How to Make a Salad When You Think There's Nothing in the Refrigerator
We've all been there: Lunch or dinner rolls around, and you're hungry. You open the fridge to see what you have on hand. There in the back—or buried in the crisper drawer—are a few limp stalks of celery or a half-eaten cucumber. Take a closer look before ordering out or running to the store; you can make so many different salads with just a couple of ingredients. I really love a kitchen sink salad, and find it can inspire some salads that end up on regular rotation, including some in my first cookbook, Salad Freak ($27.59, bookshop.org). Here's what you need to do to use what you have on hand for salad making.
First stop? The fridge. Most produce that is slightly past its prime can be brought back to life by soaking in an ice bath for about 10 minutes. That limp celery, wilted parsley, half a head of fennel, or radishes that have gone a bit soft can add flavor and crunch to a salad. If there are harder fruits, such as apples, in the fridge, go ahead and slice those up, too. Root vegetables stay good for a really long time and even floppy carrots will roast up nicely with a bit of olive oil and salt. Keeping citrus in the fridge expands its shelf life, and a squeeze of lemon juice or a bit of zest can really brighten up any dish. So, even when you think you don't have anything for a salad, you probably do!
Salads are also an amazing way to reinvent leftovers. Cooked fish or shrimp, grilled or roasted chicken—sometimes that little hunk of leftover protein is exactly what you need to make a salad into a meal. Whether you prefer it thinly-sliced or cut into chunks, throw it on top of your vegetable mix!
A little bit of cheese can also go a long way in a salad, whether it's grated parmesan or some crumbled feta. Cheese adds a little savory note, or a bright tangy salty one. You should also keep nuts stored in the freezer so they stay really fresh, which means you can add them to a salad at any time—and I always make sure I'm fully stocked because nuts and seeds are a fantastic way to add texture, flavor, and a bit of substance and protein to any salad.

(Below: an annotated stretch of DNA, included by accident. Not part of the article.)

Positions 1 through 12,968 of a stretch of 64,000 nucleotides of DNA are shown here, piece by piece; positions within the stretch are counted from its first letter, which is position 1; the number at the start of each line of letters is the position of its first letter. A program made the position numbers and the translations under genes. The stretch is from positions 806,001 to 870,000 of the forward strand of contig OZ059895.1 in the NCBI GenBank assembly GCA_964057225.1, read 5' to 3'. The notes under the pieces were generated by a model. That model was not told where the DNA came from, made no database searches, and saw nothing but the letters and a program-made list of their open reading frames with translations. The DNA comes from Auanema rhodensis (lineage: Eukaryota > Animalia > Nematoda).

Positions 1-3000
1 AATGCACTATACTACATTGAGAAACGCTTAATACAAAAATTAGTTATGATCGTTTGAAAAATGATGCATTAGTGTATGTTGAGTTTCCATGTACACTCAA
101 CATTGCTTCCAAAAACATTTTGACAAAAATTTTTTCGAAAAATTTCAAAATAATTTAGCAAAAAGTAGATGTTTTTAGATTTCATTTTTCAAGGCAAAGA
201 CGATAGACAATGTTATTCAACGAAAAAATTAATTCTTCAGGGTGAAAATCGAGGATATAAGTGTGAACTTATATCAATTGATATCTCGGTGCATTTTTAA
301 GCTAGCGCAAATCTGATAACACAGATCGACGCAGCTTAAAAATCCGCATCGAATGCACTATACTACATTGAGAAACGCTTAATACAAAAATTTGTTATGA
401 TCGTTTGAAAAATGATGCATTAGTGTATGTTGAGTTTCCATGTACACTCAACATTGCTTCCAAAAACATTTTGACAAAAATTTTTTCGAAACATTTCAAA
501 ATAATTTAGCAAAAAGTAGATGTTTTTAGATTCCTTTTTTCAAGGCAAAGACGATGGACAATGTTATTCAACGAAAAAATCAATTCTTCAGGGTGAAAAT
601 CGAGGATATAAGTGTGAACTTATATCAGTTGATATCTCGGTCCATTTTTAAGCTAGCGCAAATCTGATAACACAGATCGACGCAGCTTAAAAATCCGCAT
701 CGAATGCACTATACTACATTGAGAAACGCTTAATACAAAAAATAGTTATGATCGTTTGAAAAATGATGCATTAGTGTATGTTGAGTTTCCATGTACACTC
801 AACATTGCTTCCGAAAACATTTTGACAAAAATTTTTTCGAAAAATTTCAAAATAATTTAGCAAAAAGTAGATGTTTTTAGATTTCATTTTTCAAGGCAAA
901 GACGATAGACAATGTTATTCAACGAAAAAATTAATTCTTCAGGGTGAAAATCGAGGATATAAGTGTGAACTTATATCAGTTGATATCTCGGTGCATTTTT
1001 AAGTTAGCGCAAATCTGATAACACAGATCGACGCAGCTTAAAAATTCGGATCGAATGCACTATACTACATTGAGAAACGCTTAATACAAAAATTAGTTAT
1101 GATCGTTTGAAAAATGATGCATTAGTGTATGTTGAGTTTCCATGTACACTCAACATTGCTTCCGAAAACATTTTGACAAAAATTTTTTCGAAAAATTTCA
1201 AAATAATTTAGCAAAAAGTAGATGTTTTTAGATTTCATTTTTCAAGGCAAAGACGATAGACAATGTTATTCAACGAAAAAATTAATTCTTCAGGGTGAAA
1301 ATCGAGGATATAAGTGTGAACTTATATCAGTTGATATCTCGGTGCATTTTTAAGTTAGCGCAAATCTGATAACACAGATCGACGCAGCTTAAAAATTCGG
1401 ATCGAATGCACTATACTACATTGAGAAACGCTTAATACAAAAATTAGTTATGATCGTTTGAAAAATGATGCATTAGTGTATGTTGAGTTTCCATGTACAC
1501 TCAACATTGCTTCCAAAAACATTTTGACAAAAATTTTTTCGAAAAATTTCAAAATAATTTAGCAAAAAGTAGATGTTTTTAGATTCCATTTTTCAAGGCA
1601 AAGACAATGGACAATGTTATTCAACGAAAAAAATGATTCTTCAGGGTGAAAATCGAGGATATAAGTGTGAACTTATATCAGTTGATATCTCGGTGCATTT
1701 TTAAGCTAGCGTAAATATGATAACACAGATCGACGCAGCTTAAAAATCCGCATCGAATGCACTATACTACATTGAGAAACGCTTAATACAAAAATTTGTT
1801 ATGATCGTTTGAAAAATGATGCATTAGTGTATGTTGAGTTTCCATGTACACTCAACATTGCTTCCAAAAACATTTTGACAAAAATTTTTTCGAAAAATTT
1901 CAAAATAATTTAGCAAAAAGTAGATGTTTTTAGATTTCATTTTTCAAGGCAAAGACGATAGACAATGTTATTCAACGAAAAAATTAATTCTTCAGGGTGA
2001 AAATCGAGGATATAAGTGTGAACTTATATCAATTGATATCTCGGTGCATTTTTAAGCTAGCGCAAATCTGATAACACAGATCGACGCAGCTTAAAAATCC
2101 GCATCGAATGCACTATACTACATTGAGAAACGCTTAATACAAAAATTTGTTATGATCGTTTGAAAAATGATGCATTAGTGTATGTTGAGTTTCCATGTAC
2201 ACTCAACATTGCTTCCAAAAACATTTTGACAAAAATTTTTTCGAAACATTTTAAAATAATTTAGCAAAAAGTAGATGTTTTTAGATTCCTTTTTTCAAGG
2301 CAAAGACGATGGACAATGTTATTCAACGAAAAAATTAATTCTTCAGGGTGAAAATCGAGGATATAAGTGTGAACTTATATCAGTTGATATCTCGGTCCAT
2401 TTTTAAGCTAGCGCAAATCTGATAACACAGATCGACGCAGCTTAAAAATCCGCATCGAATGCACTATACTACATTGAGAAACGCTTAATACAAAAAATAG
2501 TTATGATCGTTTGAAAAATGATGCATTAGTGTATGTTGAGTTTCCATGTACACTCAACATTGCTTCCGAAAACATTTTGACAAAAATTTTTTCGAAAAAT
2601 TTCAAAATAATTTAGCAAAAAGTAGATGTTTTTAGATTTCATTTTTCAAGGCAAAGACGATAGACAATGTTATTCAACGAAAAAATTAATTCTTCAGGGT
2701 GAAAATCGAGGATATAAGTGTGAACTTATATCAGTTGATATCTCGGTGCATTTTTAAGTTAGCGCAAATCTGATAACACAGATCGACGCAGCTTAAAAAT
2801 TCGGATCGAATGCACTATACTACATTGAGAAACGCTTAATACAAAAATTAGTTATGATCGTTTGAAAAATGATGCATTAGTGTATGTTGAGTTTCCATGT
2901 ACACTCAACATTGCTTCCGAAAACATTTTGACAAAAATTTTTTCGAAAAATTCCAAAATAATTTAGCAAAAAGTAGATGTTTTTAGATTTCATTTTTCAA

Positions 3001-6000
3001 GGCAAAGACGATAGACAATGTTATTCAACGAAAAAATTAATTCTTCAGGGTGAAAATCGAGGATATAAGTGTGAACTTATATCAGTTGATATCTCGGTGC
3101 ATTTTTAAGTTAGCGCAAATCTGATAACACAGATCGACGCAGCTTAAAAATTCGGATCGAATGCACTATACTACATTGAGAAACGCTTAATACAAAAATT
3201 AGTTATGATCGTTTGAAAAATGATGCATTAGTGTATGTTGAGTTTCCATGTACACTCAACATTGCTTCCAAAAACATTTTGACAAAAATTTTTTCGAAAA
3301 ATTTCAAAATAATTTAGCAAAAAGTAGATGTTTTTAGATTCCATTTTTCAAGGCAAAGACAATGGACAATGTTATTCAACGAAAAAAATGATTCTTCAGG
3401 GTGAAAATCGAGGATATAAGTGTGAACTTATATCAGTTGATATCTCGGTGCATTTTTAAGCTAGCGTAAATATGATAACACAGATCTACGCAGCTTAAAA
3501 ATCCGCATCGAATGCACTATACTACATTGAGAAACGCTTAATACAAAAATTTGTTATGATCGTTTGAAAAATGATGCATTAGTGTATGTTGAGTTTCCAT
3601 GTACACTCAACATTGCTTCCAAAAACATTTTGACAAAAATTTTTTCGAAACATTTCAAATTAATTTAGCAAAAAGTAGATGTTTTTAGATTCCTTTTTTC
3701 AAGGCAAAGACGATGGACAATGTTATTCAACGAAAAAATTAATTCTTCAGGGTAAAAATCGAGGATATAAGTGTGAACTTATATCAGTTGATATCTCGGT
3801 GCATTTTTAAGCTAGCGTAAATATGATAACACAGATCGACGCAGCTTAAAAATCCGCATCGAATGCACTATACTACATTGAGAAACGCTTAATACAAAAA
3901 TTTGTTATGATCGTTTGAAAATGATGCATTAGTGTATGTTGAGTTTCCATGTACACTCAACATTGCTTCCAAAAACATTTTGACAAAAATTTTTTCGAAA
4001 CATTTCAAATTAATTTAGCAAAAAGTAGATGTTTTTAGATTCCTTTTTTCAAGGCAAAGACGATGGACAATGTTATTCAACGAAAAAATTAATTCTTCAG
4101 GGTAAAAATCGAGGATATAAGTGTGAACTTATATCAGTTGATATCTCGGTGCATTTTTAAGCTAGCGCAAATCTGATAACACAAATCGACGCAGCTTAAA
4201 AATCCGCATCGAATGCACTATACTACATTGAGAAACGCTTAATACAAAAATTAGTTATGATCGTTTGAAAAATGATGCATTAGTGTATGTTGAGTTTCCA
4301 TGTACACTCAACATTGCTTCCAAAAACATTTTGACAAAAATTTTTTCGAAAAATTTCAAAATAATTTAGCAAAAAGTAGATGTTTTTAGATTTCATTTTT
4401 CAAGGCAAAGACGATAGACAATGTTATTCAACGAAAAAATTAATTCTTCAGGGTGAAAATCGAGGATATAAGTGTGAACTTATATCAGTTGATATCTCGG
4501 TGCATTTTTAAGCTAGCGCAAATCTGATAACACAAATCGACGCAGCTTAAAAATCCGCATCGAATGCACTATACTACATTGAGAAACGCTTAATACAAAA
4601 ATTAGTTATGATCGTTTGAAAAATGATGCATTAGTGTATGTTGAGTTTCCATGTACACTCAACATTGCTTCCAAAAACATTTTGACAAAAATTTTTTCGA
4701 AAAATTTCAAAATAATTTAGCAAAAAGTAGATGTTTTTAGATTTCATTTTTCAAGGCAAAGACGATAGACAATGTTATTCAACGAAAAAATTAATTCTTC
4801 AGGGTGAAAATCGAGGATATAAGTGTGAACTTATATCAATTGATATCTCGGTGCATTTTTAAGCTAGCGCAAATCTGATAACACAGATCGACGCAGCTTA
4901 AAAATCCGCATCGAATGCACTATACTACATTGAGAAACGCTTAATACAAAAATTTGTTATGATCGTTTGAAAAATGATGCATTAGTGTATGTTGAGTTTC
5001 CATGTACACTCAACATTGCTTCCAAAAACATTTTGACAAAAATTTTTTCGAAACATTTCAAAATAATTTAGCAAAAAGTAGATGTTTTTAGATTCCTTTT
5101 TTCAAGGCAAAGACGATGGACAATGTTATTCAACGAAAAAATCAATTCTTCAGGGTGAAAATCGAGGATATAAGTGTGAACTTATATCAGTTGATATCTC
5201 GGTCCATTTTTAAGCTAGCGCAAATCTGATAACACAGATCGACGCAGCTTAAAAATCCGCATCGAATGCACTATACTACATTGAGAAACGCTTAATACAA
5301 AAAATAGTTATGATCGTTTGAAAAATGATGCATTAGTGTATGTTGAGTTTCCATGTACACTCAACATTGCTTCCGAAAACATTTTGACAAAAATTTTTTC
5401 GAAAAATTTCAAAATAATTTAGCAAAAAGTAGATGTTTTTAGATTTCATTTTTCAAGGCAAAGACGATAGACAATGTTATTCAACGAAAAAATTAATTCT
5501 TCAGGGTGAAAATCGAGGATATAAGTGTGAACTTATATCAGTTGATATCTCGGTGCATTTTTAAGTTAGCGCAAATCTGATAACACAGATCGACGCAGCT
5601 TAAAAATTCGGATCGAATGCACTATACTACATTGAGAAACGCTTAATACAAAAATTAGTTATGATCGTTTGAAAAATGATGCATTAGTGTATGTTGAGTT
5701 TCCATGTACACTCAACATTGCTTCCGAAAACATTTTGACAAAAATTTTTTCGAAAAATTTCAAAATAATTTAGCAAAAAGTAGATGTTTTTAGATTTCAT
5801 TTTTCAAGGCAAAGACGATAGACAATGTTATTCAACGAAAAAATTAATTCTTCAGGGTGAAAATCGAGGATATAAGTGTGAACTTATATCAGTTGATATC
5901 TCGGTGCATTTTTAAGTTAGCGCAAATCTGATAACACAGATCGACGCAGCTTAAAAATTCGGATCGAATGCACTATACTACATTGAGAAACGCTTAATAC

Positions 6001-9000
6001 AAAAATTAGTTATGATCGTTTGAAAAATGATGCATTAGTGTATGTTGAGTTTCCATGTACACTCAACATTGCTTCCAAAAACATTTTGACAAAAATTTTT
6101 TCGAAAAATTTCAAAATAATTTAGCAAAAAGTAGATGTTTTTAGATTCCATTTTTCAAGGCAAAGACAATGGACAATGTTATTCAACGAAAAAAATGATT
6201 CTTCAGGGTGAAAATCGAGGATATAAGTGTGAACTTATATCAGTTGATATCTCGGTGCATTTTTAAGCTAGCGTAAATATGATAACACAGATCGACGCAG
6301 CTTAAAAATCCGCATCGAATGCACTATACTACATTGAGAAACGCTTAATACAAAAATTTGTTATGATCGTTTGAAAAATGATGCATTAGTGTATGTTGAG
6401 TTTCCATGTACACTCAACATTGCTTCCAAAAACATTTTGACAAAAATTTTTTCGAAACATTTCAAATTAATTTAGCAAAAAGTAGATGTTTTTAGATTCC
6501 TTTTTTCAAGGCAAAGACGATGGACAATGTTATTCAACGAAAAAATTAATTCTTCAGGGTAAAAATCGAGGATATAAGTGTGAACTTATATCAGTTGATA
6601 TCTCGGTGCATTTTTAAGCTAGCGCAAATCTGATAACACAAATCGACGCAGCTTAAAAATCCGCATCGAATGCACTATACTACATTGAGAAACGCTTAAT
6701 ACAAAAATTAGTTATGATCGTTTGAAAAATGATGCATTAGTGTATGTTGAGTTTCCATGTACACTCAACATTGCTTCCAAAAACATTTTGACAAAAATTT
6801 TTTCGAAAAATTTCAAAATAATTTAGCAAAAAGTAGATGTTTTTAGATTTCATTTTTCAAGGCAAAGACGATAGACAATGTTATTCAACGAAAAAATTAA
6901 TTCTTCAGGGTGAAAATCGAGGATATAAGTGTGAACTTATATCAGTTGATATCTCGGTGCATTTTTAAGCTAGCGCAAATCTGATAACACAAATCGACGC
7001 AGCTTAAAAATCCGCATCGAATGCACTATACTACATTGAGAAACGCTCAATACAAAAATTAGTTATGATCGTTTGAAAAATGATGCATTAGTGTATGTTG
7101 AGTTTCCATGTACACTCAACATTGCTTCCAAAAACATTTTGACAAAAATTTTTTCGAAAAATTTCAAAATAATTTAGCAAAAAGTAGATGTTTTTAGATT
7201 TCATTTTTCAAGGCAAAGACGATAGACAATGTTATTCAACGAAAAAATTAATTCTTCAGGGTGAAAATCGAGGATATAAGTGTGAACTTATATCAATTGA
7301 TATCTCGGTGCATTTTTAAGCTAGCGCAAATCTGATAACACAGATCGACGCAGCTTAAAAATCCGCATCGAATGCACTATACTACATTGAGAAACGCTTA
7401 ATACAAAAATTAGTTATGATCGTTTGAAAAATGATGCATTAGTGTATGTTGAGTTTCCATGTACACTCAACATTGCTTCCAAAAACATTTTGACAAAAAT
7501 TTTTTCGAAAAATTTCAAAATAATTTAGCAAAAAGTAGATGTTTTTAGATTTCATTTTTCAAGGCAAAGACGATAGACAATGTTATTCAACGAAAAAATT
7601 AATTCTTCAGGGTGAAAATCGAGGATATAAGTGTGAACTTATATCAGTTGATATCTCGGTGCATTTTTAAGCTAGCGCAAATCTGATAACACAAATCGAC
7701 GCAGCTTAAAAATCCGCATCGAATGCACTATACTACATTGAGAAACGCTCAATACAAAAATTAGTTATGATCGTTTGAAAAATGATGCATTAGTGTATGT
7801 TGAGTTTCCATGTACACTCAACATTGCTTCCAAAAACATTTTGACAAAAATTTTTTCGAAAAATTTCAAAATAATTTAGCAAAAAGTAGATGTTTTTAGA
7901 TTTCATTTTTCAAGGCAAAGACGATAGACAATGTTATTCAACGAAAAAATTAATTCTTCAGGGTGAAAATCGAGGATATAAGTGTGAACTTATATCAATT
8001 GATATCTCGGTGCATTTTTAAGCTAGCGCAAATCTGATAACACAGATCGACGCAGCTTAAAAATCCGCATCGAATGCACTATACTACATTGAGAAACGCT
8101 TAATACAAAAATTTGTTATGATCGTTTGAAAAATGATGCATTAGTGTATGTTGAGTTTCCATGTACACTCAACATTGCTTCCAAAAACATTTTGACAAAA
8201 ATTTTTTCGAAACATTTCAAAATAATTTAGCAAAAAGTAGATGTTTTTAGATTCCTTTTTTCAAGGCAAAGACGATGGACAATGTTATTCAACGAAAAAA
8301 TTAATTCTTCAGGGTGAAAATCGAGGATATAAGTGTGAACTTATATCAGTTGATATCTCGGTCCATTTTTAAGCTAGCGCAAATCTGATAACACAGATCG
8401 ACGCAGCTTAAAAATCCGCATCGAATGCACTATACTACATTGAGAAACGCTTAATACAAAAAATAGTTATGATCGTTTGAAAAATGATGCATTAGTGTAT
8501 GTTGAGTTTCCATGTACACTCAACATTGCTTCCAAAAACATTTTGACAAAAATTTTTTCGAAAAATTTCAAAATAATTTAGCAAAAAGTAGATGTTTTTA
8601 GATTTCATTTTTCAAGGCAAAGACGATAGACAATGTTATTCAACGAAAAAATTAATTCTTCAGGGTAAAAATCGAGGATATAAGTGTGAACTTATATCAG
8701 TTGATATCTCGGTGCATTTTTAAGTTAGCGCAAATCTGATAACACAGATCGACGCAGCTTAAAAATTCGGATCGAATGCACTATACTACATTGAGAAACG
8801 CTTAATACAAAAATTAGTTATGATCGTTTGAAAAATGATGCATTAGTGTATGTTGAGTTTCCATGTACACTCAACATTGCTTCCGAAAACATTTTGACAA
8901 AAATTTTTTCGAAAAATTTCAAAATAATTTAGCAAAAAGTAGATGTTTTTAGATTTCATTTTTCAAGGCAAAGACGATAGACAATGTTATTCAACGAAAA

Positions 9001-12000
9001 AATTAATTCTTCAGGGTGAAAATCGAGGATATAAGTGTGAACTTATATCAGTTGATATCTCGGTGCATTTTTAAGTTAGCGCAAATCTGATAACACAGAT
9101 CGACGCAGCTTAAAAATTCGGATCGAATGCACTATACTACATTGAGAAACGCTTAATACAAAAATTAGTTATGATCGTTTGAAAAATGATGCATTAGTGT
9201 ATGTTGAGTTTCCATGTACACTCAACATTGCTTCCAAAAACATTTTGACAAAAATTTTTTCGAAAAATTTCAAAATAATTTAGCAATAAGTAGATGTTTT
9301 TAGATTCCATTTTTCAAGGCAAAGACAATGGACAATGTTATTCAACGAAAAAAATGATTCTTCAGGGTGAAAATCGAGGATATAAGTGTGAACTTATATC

Last but not least, check your pantry. Canned beans, quick cooking grains such as quinoa and farro, and tinned fish are all pantry items that can make a meal come together in minutes. I love crisping chickpeas in the oven to use in place of a crouton for additional texture in a salad. Canned lentils, white beans, or black beans also pair well with fresh vegetables. Grains can bulk up a salad into more of a grain bowl situation which is great when you're a little bit hungrier or are going the roasted vegetable route. Tinned fish makes an instant meal. A little bit of greens, a simple dressing, and flavorful tinned fish is a fantastic little dinner.
Dried fruit isn't for everyone in salads, but I sneak raisins into quite a few of mine. Sometimes it's nice to have just a little bit of sweetness. Dates also! Also in the pantry, make sure to keep your vinegar selection well stocked. I like a variety—champagne, balsamic, red wine, apple cider, rice vinegar—this way my salads never feel boring. Sometimes I add a bit of a luxurious spice like saffron to elevate my "pantry" salad. One of my favorite combinations is apple and fennel with tuna and a lemony saffron vinaigrette; another is roasted cauliflower with almonds, anchovies, dates, red wine vinegar, and parsley. Both are dishes I came up with when I thought I had nothing left to eat. Another favorite is a simple combination of shaved cabbage and whatever nuts, seeds, and carrots I have on hand with a little lemon juice and olive oil. It's so simple but such a fantastic meal!
So, keep your pantry packed with vinegars, canned beans, and tinned fish, your freezer stocked with nuts and seeds, and make the most of what you find in the crisper drawer to create your best salad yet.